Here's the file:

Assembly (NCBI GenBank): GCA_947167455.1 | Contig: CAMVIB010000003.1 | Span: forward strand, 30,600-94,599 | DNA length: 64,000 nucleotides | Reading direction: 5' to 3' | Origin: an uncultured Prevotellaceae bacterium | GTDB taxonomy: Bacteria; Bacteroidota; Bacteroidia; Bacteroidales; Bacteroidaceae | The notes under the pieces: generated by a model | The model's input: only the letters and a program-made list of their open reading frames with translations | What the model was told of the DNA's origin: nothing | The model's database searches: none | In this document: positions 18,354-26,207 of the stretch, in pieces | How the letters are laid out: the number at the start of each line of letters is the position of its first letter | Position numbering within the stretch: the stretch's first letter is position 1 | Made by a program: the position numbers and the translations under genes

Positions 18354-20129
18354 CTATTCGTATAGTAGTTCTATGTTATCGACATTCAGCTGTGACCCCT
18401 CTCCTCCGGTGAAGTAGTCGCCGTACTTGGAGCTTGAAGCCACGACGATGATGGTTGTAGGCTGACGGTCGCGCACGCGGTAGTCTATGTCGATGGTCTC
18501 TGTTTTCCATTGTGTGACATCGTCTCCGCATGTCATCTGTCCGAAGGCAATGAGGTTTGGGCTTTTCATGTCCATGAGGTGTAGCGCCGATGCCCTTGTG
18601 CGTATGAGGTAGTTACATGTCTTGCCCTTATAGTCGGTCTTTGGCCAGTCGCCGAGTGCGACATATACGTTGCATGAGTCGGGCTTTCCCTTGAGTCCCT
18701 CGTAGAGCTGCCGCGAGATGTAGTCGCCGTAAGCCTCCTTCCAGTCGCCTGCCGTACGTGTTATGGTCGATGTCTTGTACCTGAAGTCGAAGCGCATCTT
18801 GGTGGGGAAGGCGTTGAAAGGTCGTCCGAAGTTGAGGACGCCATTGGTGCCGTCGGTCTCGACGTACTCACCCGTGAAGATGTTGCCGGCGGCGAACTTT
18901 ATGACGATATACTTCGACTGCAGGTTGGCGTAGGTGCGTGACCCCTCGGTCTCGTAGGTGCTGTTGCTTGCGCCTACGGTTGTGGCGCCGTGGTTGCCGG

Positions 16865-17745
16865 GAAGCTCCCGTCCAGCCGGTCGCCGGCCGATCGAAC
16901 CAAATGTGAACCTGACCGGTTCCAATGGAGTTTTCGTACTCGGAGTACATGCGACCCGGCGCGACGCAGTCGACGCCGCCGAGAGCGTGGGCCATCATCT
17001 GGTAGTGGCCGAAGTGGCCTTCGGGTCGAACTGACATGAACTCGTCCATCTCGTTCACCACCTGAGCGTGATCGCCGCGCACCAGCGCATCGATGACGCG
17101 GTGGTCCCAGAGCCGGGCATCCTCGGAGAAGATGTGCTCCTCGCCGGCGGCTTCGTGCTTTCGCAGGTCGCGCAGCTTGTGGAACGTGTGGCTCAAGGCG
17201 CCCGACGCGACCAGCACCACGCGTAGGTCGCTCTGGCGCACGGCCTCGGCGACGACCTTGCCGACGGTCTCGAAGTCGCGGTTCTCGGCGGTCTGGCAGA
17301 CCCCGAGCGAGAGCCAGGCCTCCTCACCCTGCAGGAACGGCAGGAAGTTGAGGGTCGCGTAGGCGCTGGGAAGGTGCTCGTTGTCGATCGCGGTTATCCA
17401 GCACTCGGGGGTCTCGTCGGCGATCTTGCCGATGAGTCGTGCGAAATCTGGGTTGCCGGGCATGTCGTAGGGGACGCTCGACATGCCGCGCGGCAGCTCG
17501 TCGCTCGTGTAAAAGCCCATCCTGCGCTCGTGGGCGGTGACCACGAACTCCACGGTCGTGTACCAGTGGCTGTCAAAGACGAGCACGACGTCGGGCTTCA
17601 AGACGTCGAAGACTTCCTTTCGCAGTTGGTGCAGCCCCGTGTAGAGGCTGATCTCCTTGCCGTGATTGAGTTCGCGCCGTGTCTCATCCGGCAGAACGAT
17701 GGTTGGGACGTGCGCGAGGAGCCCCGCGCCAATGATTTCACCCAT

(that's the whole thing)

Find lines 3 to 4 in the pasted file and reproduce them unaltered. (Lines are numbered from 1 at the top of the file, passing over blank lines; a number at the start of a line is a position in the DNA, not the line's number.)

18354 CTATTCGTATAGTAGTTCTATGTTATCGACATTCAGCTGTGACCCCT
18401 CTCCTCCGGTGAAGTAGTCGCCGTACTTGGAGCTTGAAGCCACGACGATGATGGTTGTAGGCTGACGGTCGCGCACGCGGTAGTCTATGTCGATGGTCTC